Poppy after orange poppy after poppy the earth laces its lack of ambition into the air as if to blind it. Do spores smell like death? No. Death doesn’t smell like anything. The smell clinging to the humidity in the air is a body decaying. Three billion years ago, maybe more, just a single bacterial spore is frozen in an ambitious comet, the remnant of a collapsed cloud of gases and dust cloaked with a thick over coat, vintage permafrost. After scheming for two hundred fifty-million years of lonely adventures, the warmth of a yellow star and a chance collision plant the seed. It is a devious sort of life that thrives on death, like a crow without a beak made for tearing into flesh that circles a bloated carcass, waiting for a tire to break the skin and continue the tradition of life after decay, after death, after sloth, after solitude, after passion, after purpose after life.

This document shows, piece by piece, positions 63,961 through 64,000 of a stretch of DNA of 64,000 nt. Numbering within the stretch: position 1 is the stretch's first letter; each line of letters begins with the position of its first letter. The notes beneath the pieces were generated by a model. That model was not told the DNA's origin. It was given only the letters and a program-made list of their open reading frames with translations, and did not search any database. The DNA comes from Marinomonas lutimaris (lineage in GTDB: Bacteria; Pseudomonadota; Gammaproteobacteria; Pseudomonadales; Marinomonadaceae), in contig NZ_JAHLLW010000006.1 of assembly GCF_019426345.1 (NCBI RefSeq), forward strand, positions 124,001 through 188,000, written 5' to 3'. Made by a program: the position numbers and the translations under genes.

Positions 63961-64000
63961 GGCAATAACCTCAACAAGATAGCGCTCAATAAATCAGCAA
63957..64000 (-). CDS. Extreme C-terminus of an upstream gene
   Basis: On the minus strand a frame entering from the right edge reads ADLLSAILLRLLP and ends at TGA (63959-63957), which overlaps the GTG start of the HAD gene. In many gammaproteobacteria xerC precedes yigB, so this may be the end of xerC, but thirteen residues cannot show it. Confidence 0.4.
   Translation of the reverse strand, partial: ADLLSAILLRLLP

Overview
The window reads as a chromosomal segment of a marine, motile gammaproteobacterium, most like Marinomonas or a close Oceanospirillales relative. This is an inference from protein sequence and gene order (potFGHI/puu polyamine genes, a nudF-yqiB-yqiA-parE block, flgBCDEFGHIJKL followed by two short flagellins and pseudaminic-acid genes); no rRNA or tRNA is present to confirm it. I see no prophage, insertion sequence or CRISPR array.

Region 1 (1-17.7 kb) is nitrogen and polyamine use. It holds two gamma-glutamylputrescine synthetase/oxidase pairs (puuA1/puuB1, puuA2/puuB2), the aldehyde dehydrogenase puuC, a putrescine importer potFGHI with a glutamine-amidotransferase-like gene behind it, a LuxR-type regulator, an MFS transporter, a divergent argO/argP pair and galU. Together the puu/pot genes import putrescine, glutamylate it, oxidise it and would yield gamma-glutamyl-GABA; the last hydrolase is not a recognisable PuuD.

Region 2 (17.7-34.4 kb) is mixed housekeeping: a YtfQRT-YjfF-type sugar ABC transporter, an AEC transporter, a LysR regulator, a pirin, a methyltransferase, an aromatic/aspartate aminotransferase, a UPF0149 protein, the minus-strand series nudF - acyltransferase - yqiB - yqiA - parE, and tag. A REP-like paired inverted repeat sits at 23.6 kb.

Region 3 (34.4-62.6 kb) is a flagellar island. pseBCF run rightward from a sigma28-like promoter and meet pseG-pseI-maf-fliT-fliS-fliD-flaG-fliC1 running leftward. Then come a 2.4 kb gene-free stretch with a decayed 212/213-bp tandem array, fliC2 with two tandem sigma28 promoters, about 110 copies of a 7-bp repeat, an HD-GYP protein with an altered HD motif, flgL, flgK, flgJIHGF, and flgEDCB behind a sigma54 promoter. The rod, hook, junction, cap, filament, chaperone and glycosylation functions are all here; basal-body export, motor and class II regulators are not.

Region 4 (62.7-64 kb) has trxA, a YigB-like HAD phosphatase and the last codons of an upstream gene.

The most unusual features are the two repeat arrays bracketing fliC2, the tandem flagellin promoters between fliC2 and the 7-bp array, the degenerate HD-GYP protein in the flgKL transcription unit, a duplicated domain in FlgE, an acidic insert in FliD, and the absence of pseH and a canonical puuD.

Poem inspired by and first line quoted from Dawn Lonsinger’s “The Lawn Aglow,” p. 66 in The Pinch’s Fall 2009 issue.